The web is inherently social

Karl Martino says “paradox1x: Social software can’t be a fad since the WEB is social software“:

The fact is the most successful web services – since the beginnings of the web – were social software applications. The Web’s participatory architecture lends itself to them. It’s always been a Two Way web as Dave Winer would say.
We’re simply seeing an evolution of what’s come before. The revolution is that so much of it has become mainstream (MySpace is mainstream) and the barriers to launching a service that incorporates participation have fallen so low. Not that there is some new fangled set of features that everyone must go out and implement to stay relevant.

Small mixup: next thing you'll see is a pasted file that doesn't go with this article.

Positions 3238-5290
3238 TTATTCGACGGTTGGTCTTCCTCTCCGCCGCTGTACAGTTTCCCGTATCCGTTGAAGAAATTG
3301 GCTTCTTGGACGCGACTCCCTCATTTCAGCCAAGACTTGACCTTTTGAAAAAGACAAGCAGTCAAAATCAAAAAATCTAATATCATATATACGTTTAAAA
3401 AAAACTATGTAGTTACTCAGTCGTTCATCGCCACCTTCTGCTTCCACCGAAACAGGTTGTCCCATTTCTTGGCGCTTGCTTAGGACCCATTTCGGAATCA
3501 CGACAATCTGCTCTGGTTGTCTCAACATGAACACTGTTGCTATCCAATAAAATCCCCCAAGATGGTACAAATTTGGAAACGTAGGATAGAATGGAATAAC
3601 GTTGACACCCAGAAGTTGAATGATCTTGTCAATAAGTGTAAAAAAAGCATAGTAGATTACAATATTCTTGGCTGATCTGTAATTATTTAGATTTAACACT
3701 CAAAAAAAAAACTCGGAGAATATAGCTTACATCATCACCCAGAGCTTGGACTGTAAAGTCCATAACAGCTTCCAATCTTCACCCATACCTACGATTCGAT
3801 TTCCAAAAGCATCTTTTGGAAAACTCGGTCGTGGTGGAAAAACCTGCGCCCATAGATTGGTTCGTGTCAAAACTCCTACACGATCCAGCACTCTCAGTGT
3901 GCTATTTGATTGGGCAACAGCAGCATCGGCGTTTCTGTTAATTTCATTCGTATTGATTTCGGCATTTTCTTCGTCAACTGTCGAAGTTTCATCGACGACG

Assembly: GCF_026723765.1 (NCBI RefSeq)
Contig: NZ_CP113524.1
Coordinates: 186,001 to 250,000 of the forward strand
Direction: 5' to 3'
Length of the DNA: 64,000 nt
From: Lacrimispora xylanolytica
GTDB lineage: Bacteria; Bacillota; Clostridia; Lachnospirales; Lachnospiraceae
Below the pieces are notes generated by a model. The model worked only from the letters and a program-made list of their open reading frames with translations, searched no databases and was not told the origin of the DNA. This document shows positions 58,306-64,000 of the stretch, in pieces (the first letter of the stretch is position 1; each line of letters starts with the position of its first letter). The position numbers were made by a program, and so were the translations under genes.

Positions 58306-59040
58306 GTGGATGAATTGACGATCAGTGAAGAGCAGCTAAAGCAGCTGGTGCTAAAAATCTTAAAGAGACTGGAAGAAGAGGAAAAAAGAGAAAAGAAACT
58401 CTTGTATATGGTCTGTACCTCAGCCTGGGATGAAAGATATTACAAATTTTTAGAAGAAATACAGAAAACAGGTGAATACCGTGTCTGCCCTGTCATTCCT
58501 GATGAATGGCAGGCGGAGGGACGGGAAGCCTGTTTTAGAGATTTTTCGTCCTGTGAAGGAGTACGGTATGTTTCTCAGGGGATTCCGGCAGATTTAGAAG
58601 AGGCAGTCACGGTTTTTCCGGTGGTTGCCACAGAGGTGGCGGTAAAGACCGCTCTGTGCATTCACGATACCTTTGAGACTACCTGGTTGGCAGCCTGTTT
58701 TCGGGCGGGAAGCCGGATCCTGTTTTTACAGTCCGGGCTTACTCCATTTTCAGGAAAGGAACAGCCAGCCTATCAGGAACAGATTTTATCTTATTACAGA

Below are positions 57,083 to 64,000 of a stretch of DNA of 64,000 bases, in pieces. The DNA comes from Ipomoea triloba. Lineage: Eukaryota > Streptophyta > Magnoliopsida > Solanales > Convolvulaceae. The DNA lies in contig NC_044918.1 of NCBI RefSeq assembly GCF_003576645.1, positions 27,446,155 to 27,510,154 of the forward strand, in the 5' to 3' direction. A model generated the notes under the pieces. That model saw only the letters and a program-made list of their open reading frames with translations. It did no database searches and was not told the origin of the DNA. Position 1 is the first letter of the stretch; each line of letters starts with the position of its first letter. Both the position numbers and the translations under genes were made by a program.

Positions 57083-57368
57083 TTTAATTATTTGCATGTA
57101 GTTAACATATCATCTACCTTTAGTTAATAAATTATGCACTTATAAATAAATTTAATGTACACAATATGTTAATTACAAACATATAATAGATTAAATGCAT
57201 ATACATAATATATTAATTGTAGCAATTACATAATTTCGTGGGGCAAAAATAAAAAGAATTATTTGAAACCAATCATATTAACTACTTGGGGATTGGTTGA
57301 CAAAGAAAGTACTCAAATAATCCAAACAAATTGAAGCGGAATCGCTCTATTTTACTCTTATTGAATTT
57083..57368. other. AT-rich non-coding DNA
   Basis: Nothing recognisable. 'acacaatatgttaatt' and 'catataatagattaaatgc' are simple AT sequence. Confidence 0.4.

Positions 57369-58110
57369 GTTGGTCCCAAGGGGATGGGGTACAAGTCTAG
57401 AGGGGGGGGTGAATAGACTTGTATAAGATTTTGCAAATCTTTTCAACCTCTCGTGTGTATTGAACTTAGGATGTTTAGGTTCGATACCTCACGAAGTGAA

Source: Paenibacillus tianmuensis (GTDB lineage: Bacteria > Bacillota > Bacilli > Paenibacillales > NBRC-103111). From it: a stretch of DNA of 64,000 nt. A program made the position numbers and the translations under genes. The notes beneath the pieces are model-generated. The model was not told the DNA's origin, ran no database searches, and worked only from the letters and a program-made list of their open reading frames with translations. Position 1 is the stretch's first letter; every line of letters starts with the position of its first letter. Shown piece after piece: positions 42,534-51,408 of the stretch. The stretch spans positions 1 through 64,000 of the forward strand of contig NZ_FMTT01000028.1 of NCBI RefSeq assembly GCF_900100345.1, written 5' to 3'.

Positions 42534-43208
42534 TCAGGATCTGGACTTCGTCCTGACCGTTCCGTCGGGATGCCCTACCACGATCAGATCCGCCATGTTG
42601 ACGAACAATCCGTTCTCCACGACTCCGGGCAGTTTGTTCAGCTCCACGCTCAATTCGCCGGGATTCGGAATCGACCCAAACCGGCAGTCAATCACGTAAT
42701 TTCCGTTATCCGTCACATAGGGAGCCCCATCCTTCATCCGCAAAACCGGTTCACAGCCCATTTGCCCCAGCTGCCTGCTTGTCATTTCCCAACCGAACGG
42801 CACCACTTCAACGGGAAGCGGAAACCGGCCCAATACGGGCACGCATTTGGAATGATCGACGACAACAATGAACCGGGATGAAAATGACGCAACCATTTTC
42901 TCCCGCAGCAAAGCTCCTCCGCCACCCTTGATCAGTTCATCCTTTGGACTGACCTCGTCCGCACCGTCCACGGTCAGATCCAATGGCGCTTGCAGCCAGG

Knocking some hot air out of the hype is warranted. Some of these newer services resemble those dot coms that launched in the late nineties that didn’t grasp what Amazon.com, eBay, Blogger, and others, were *really* doing. You know, those sites that thought if they had a clever domain name, niche, and a particular set of features, they were on their way to riches.

By and large it was “social media” that survived the original dot com crash. And I expect that, by and large again, the best “social media” will survive whenever next bubble pops.
So when the next time of reckoning comes, and it will, look at what lives on. And think about why.
Burn this in your brain – the Web *is* social software.

Can I get an amen?

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